As talk of a possible Cabinet reshuffle intensified following the NPA announcement, the South African Chamber of Commerce and Industry (Sacci) CEO Alan Mukoki said: “A reshuffle is the prerogative of the President but our advice . . . is that in the current climate if you are going to reshuffle you have to be careful . . . and put someone who can rally markets, inspire confidence, send the message that there is no state capture and that fiscal discipline is going to continue.”
The ANC said the probe into Sars and “related, untested and mischievous “conspiracy theories” had had a “detrimental effect” on the South African economy.It expressed the hope that the NPA’s announcement would lead to the truth being uncovered and put the matter to rest.
ANC spokesperson Zizi Kodwa said: “We welcome today’s remarks by the head of the NPA, advocate Shaun Abrahams, rejecting claims of political interference in the prosecutorial process.“The ANC urges all parties, as well as external stakeholders, to allow the law to take its course.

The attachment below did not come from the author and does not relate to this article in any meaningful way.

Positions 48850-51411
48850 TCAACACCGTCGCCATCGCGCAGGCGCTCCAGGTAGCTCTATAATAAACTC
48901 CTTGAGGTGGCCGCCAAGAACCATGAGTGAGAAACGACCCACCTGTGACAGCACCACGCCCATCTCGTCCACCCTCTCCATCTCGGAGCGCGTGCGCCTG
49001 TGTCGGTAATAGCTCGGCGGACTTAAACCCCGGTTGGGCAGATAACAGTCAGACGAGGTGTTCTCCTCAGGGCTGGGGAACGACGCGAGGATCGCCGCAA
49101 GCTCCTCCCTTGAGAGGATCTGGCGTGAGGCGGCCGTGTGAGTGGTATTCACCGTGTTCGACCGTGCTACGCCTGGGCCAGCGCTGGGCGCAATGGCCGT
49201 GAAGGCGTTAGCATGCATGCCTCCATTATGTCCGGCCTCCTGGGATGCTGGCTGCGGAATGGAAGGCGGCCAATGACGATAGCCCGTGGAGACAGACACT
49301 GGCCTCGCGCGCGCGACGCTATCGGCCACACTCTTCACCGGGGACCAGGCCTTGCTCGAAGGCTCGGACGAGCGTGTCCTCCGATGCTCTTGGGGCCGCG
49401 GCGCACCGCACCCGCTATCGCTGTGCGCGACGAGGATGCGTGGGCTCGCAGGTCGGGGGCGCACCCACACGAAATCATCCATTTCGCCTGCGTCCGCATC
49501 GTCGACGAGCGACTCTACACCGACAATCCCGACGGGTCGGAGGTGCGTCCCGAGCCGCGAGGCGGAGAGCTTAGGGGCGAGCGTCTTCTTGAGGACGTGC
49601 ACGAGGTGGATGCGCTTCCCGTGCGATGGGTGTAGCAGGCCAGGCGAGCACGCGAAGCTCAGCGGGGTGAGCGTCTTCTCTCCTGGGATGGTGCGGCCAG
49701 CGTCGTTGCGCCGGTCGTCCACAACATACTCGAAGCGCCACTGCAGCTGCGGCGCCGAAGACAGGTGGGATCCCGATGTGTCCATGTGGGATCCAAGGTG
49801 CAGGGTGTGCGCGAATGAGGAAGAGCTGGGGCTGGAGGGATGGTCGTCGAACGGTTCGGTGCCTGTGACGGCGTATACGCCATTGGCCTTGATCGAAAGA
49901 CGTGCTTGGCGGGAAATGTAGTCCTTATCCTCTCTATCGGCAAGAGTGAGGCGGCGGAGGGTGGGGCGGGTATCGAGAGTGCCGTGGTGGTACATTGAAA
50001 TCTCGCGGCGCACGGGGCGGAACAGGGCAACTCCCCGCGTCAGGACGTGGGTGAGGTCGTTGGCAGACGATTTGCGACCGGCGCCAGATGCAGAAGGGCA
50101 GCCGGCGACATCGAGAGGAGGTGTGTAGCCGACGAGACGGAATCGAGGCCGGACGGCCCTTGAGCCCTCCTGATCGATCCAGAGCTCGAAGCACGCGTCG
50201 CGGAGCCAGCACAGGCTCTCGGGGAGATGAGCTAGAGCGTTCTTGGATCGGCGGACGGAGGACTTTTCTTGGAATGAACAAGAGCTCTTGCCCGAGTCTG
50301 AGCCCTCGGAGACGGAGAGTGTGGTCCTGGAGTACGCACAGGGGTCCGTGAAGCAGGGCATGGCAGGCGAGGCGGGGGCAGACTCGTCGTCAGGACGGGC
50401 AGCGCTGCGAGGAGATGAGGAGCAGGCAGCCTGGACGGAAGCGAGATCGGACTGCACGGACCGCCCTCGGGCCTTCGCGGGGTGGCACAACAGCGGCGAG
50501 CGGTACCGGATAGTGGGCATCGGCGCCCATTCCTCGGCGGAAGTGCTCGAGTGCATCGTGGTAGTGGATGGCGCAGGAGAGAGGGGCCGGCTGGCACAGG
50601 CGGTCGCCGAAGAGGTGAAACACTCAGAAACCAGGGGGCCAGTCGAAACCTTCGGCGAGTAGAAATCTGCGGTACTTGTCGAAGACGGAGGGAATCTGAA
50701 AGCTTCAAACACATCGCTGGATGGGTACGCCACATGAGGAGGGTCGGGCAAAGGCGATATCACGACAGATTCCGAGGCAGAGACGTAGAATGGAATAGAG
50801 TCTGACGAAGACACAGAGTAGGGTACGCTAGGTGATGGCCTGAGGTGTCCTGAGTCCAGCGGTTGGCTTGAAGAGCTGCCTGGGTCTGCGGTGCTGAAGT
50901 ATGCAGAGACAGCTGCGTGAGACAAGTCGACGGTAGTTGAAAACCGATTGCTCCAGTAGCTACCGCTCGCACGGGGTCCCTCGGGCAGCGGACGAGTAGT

“The ANC further urges Cde Pravin Gordhan and others to fully co-operate with the NPA in order to bring this matter to finality as soon as possible.“The presumption of innocence until proven guilty remains a sacrosanct principle of our law, and the ANC has full confidence in our judiciary to act as final arbiters in these matters.”
The ANC also called on all parties to “desist” from making public comments that would “undermine due process and create further confusion”.But Makhura said at an open tender seminar in Midrand, where Gordhan was speaking when the news of the charges broke: “I would like to take this opportunity to say something to you minister Gordhan, I as the Premier of (the) Gauteng province on behalf of the government that I led without fear of contradiction. We believe in your leadership, we believe in your ethical leadership”